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int, float, long, DWORD, all the same size?

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i thought a long was a integer with a bigger capacity, float had more bytes, and DWORD was a big honkin variable. but they are all 4 bytes??? in otherwords, if you declare a variable as a long it has the same maximum value as a variable defined as int?

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''int'' is generally a type whose size equals the size of the word on a particular processor.

thus, on dos/win16 int is 2 bytes long, and on win32 it''s 4 bytes long.

for dos/win16 architectures, long used to refer to a doubleword, and was 4 bytes long. on win32, it''s still a referred to as a doubleword, following the convention that a word is two bytes long, even though technically a word on 32-bit processor is 4 bytes long. long kept its 4 byte length.

so, int and long on win32 have the same size.

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if you really want an int to be 16-bit, do this:
short int a_variable;

this comes out to a 16-bit value and on both 16 and 32-bit compilers.

long int another_variable;

will be 32-bit on both 16 and 32-bit compilers. Try this program to see how many bytes your compiler gives each variable:

  
#include <iostream>
using namespace std;

int main(void) {

cout << "The size of an int: " << sizeof(int) << "\n";
cout << "The size of a long int: " << sizeof(long) << "\n";
cout << "The size of a short int: " << sizeof(short) << "\n";
cout << "The size of a float: " << sizeof(float) << "\n";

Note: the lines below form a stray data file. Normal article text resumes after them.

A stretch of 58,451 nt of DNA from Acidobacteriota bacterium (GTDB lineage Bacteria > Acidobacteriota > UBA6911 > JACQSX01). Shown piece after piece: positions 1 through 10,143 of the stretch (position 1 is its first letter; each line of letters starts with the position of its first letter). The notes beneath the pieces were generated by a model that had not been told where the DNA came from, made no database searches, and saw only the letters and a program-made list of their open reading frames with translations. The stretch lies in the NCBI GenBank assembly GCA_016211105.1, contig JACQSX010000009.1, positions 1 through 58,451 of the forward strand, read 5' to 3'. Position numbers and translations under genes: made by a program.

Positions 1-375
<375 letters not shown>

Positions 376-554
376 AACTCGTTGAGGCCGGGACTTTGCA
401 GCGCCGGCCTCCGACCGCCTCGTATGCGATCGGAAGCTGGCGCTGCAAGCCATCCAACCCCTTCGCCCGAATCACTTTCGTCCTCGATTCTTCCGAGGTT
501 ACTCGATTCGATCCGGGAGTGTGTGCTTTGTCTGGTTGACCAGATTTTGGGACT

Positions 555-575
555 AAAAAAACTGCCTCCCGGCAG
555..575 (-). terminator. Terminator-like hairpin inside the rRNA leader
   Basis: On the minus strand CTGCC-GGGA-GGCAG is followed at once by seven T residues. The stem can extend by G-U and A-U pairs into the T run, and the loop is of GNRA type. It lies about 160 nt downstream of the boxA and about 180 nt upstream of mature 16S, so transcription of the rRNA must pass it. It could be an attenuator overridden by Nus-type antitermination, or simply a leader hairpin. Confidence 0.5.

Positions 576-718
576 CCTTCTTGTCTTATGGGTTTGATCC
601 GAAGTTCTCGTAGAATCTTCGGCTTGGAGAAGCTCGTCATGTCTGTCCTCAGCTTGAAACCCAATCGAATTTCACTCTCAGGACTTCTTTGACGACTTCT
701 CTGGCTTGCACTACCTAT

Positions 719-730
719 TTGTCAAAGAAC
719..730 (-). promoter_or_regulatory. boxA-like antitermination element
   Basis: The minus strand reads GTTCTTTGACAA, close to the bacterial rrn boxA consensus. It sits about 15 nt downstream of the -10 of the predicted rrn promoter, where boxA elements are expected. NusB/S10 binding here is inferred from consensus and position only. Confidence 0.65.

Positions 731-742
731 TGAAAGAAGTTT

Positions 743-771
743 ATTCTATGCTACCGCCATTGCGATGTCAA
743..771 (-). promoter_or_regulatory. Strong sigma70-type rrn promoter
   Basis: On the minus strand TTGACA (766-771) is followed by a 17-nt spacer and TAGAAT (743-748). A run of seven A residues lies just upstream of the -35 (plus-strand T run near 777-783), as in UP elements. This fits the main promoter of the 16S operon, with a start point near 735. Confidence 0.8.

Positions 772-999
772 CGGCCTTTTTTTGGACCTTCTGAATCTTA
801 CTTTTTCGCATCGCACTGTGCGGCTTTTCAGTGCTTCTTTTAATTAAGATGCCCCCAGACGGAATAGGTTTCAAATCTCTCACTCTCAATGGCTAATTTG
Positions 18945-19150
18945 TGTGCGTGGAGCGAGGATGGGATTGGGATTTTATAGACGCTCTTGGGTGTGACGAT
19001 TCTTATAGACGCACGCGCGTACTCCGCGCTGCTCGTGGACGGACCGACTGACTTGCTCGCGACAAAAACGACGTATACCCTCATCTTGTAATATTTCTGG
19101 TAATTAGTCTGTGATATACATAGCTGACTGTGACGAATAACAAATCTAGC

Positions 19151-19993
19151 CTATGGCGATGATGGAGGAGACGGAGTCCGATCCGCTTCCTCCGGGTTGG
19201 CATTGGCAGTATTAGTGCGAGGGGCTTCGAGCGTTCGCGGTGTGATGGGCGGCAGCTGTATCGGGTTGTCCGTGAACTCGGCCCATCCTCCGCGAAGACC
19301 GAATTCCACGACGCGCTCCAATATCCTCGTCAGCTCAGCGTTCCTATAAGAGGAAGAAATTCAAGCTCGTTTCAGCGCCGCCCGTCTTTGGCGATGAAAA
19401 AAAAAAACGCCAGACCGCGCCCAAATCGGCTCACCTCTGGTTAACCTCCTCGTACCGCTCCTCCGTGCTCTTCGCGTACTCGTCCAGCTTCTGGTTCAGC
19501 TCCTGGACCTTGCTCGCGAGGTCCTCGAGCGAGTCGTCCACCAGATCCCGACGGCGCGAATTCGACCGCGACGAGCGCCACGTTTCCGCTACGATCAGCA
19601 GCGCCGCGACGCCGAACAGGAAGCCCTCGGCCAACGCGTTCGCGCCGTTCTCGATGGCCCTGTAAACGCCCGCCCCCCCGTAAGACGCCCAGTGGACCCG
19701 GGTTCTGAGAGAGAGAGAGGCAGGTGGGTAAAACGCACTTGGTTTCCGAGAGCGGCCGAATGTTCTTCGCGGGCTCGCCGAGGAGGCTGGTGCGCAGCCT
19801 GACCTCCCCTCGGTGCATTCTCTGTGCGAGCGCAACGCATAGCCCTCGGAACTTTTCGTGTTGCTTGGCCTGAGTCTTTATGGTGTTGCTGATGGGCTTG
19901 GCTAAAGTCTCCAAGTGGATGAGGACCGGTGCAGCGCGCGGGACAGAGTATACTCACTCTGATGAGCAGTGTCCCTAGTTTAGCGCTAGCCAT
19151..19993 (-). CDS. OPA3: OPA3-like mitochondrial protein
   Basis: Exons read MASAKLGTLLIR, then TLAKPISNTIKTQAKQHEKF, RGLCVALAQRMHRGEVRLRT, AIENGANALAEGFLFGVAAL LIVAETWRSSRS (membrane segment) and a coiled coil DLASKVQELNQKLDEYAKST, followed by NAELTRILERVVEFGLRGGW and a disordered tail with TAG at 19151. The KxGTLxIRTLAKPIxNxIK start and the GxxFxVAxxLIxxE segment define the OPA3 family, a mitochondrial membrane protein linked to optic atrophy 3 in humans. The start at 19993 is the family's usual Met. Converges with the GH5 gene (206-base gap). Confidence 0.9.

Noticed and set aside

cout << "The size of a double: " << sizeof(double) << "\n";
cout << "The size of a long double: " << sizeof(long double) << "\n";
cout << "The size of a char: " << sizeof(char) << "\n";
cout << "The size of a bool: " << sizeof(bool) << "\n";

return 0;
}

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Kamikaze: Nope. Although a bool only stores true/false values, it uses a byte for storage. And a BOOL is only an MS typedef for unsigned char (or something similar, no reference near me now).

nobodynews: Testing the size of a char is superfluous, as sizeof returns the size of its argument in chars, i.e. sizeof(char) will always return 1 regardless of architecture.


The only things guaranteed about the sizes of built-in types are (from memory, don''t quote me on this):
A char is at least 1 byte, and is shorter than or equal to a short int is shorter than or equal to an int is shorter than or equal to a long int.


In the good old days whenever a type was required in a declaration the presence of an int was implicitly assumed whenever necessary, so most people didn''t write short int or long int, but merely short and long. This has been made a standard way of declaring the types short int and long int in both C and C++.


And for all those ugly all-uppercase types (BYTE, WORD, DWORD, BOOL, etc.), they are merely MS typedef for builtin types, with BOOL=unsigned char (possibly int actually, I don''t remember), WORD=unsigned short, DWORD=unsigned int on modern systems.


-Neophyte

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quote:
Original post by Kamikaze15
Shouldn''t a BOOL variable be 1 bit (I don''t mean byte) long ?

Kamikaze

Since a variable''s address is given in bytes, it''s impossible to address individual bits.

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quote:
Original post by Neophyte
Kamikaze: Nope. Although a bool only stores true/false values, it uses a byte for storage. And a BOOL is only an MS typedef for unsigned char (or something similar, no reference near me now).
Correct, a BOOL is a typedef, but a bool is a standard type. Its actual length, I think is implementation specific, and is only required to hold one of two possible values.


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